Tried as they might, researchers from the Johns Hopkins Bloomberg School of Public Health did not succeed in taking the joy out commencement season. Aside from an annual dusting off of Bartlett's Quotations for appropriate valedictory-speech wisdom and tossing of caps at the close of ceremonies, what else do all commencements have in common? Yes, handshakes. And lots of them. Along with good wishes, congratulations and diplomas, lots and lots of bacteria also trade hands. So researchers decided to see just how risky that handshake can be by studying the chances of acquiring pathogenic bacteria such as Staphylococcus aureus and methicillin-resistant Staphylococcus aureus (MRSA) through shaking hands at graduation ceremonies across Maryland.
The conclusion? "A single handshake offers only a small risk of acquiring harmful bacteria," researcher David Bishai said in a statement. "Our study indicates when shaking hands, the rate of hand contamination among graduating students to be 100 times lower than the 17 percent rate observed among health workers caring for patients known to be colonized with MRSA.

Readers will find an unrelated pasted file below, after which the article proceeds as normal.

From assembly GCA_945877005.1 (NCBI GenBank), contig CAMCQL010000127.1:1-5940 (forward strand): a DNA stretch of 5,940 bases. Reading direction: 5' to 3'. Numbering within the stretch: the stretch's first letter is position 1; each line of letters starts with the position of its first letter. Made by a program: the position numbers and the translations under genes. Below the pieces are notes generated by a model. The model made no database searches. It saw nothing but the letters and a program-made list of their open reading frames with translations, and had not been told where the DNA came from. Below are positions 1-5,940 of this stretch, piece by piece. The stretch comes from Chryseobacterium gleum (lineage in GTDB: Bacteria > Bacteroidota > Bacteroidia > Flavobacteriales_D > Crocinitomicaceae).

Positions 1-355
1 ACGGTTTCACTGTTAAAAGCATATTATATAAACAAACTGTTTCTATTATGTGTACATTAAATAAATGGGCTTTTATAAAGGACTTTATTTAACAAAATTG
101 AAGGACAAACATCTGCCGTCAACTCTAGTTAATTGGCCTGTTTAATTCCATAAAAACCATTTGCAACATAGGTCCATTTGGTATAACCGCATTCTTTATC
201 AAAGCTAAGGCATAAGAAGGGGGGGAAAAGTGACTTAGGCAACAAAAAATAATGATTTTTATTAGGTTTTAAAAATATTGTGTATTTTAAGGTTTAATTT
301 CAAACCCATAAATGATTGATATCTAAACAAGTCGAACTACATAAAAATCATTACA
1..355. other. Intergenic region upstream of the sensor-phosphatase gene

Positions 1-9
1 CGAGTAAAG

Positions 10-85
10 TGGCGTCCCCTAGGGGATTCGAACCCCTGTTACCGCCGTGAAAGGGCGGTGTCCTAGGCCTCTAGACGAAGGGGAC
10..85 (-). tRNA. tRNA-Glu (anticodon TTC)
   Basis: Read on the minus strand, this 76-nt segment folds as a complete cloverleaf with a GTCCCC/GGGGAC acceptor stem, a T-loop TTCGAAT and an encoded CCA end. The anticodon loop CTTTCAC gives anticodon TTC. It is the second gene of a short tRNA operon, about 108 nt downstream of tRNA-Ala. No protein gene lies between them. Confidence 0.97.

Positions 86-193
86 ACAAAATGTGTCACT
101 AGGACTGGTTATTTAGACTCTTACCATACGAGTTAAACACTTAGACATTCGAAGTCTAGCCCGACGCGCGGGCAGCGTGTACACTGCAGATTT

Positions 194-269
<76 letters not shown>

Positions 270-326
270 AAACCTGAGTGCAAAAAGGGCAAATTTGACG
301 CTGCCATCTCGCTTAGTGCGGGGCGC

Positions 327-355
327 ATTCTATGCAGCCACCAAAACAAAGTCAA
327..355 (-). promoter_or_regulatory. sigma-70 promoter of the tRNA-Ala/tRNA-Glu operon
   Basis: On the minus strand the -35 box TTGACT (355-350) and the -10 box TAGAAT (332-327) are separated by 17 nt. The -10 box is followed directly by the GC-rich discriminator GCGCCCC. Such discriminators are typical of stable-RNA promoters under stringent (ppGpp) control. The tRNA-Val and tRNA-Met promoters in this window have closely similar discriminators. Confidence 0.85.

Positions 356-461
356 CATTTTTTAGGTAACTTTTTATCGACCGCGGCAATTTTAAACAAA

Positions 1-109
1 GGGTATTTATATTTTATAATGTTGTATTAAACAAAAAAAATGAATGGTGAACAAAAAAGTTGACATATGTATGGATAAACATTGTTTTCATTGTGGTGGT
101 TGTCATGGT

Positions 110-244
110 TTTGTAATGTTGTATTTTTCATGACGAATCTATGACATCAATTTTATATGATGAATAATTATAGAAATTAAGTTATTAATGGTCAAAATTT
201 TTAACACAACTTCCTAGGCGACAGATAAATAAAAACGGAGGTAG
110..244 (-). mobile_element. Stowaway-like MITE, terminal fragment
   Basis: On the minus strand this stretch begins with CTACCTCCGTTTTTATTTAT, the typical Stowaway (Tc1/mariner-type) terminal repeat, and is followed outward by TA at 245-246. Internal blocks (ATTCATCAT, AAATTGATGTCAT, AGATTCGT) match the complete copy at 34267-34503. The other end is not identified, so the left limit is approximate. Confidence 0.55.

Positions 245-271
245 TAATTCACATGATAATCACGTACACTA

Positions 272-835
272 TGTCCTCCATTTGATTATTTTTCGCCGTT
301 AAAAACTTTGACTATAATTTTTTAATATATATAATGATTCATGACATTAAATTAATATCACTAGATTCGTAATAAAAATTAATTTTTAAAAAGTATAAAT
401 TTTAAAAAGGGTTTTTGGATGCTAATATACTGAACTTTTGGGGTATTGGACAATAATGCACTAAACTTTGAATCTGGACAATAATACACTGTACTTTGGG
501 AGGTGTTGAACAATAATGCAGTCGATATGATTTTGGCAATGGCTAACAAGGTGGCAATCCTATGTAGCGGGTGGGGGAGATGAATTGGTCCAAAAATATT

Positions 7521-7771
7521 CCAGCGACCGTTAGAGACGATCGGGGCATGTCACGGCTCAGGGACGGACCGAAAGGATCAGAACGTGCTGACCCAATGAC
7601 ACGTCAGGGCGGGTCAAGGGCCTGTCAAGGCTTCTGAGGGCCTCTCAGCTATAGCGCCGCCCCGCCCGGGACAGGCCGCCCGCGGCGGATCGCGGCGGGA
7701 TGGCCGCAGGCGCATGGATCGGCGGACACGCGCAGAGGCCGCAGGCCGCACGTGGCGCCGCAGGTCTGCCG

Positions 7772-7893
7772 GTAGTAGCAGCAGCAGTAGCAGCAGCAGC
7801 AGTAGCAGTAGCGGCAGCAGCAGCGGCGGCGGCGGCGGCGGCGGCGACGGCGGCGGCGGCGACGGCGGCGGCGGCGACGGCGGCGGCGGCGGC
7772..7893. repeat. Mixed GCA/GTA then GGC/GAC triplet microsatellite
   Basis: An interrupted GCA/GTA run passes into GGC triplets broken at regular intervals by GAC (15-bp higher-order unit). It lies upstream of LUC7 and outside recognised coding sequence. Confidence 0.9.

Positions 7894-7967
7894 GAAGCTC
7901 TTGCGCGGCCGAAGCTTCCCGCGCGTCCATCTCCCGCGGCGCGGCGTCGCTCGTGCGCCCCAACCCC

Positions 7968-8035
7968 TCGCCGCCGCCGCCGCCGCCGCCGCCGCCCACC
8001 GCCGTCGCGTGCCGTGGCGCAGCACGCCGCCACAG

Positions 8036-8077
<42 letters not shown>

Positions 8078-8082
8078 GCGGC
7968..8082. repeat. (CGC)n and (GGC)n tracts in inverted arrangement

"Reasons for the lower rate of contamination at graduations include the much briefer and less-extensive contact in a handshake and what we presume is a lower prevalence of MRSA in graduating students compared to hospital patients. Another reason may be that subsequent handshakes could remove pathogens acquired in an earlier handshake."
Bishai got the idea for the project after years of attending Bloomberg School's graduations and wondering what would be growing on the dean's hand at the end of the day. What sealed it was when he learned that some Johns Hopkins officials were getting squirts of hand sanitizer behind the podium.
- read the Johns Hopkins release
- or the abstract in The Journal of School Nursing